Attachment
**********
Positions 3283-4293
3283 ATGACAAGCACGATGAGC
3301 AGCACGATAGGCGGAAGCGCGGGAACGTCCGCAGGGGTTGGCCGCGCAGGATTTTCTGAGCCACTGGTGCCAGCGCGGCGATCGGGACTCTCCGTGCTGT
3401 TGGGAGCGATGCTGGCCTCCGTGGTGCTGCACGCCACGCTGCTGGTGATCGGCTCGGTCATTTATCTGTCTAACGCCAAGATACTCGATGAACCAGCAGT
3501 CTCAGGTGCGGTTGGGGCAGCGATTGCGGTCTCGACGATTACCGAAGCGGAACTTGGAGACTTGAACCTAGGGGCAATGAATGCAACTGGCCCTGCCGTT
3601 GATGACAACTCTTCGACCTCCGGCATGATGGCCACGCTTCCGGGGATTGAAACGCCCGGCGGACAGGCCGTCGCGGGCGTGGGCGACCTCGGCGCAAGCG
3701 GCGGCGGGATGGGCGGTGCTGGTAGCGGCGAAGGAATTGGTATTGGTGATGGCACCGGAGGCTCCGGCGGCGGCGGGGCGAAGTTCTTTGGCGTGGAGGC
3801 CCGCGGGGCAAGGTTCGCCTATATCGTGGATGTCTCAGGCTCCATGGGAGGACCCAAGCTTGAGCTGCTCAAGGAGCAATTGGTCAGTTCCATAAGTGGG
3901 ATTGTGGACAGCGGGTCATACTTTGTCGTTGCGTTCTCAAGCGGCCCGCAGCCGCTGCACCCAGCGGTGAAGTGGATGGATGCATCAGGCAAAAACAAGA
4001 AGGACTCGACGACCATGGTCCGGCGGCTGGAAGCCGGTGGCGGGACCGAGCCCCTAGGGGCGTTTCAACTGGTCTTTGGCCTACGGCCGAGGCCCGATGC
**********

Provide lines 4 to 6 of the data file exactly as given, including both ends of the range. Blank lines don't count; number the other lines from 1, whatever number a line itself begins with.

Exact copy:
3401 TGGGAGCGATGCTGGCCTCCGTGGTGCTGCACGCCACGCTGCTGGTGATCGGCTCGGTCATTTATCTGTCTAACGCCAAGATACTCGATGAACCAGCAGT
3501 CTCAGGTGCGGTTGGGGCAGCGATTGCGGTCTCGACGATTACCGAAGCGGAACTTGGAGACTTGAACCTAGGGGCAATGAATGCAACTGGCCCTGCCGTT
3601 GATGACAACTCTTCGACCTCCGGCATGATGGCCACGCTTCCGGGGATTGAAACGCCCGGCGGACAGGCCGTCGCGGGCGTGGGCGACCTCGGCGCAAGCG